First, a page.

The 4G tablets segment will constitute 50 percent of the market by the end of this year, market research firm CyberMedia Research (CMR) said on Monday.
According to CMR's 'India Quarterly Tablet PC Market Review-1Q 2017' report, Android-based tablets have already captured the majority of the market while Windows-based tablets have seen a continuous decline in India.
Datawind continued its top position with 34 percent market share. iBall stood second with 16 percent market share followed by Samsung with 15 percent share.
"The smartphone market has moved towards 4G and the tablets segment would also follow the same trend. The demand for SIM-enabled devices will continue to grow while Wi-Fi-enabled devices will continue to see demand from the student community," said Menka Kumari, Lead Analyst, Tablets, CMR, in a statement.
4G and 3G-based tablets witnessed sequential increase of 15 percent and 31 percent in terms of units shipped.
Alternatively, 2G and Wi-Fi-based tablets saw a sharp decline of 62 percent and 33 percent, respectively, as compared to the previous quarter, the findings showed.
The tablet market within the price category of Rs 10,000-Rs 20,000 and less than Rs 5,000 witnessed 48 percent and four percent sequential growth, respectively, during the quarter.
On the other hand, the price category of Rs 20,000-30,000 saw a sharp 61 percent sequential decline, the report added.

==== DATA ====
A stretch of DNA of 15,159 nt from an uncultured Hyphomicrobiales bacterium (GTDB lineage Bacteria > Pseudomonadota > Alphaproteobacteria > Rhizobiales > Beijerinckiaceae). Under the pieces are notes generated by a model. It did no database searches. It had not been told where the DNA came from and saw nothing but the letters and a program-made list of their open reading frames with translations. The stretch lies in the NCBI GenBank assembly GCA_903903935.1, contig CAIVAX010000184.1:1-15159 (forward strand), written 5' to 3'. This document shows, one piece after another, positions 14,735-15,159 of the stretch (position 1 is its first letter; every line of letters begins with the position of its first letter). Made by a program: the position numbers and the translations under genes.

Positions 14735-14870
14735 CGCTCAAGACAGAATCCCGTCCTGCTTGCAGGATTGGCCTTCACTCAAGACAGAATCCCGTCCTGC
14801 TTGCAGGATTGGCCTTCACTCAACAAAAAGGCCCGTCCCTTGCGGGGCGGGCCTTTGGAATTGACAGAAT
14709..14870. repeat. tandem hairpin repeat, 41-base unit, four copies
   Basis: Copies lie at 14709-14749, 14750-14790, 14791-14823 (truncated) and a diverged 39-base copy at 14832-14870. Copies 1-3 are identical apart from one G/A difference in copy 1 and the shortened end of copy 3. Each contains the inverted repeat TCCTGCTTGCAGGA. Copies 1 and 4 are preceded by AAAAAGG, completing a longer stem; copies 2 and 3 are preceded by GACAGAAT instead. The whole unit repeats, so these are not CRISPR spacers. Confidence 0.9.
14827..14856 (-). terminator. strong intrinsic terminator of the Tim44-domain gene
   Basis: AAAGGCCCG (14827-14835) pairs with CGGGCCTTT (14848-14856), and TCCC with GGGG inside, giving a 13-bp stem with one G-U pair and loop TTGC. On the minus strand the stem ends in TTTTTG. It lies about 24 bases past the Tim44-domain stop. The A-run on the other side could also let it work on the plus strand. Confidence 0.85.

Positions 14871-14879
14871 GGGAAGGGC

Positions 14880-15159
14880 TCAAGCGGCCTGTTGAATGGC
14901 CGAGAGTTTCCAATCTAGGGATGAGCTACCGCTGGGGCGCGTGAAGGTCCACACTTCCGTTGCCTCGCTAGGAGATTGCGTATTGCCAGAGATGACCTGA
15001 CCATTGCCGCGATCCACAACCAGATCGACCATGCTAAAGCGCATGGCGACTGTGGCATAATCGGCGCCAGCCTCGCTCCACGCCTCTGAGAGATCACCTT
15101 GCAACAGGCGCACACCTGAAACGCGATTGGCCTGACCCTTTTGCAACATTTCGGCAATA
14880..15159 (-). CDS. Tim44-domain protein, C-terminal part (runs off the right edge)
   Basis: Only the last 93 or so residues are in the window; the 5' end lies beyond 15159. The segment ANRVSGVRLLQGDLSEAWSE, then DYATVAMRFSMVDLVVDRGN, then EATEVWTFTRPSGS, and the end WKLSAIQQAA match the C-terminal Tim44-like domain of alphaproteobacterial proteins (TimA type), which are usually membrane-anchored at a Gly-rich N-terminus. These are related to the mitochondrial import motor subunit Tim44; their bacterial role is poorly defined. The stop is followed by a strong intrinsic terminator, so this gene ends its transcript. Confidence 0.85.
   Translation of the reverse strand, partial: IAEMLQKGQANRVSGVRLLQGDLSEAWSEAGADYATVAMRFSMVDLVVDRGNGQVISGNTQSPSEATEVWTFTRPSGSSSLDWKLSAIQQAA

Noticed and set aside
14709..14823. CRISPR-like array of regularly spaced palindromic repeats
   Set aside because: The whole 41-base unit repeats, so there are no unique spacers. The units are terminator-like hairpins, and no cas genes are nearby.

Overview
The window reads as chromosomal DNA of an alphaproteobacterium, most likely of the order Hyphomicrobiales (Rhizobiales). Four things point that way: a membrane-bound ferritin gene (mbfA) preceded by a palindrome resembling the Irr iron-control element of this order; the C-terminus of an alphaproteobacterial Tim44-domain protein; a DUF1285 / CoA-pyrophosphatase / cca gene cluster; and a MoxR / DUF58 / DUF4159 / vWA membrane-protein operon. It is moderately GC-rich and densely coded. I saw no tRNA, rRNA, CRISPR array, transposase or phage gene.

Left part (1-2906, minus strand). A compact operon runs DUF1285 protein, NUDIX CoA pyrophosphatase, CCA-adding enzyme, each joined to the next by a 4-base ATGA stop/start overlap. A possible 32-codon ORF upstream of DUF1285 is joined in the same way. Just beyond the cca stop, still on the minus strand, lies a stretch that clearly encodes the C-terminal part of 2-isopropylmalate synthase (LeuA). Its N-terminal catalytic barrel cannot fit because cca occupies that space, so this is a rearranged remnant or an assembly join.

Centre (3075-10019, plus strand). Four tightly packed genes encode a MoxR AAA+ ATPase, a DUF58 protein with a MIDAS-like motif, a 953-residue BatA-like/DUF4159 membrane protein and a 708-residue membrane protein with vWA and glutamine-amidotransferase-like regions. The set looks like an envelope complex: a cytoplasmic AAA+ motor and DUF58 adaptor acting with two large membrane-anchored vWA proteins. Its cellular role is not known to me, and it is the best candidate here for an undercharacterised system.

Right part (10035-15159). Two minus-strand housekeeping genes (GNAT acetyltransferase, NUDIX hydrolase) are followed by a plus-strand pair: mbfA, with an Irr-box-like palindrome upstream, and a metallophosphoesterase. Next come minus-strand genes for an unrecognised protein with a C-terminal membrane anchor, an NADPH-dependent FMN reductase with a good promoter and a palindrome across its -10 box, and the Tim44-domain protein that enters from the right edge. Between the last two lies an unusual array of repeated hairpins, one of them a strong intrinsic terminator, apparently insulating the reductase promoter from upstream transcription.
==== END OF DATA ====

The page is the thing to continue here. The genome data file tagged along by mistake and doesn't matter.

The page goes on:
The tablet has had some reason to rejoice since findings in 2016. According to the International Data Corporation’s (IDC) forecasts in June 2016 although the sales of and demand for the traditional tablet were continuing to slide — by another 9.6 percent over the course of 2016 — the device was heading for a makeover that will once more make it an attractive proposition.
“One reason why the slate tablet market is experiencing a decline is because end-users don’t have a good enough reason to replace them,” Jean Philippe Bouchard, IDC Research Director, Tablets, had said.What’s really changing is the relationship people have with their devices.“It wasn’t long ago the industry talked about one PC per person and to some extent that theory has vanished,” said Ryan Reith, Program Vice President with IDC’s Worldwide Quarterly Mobile Device Trackers.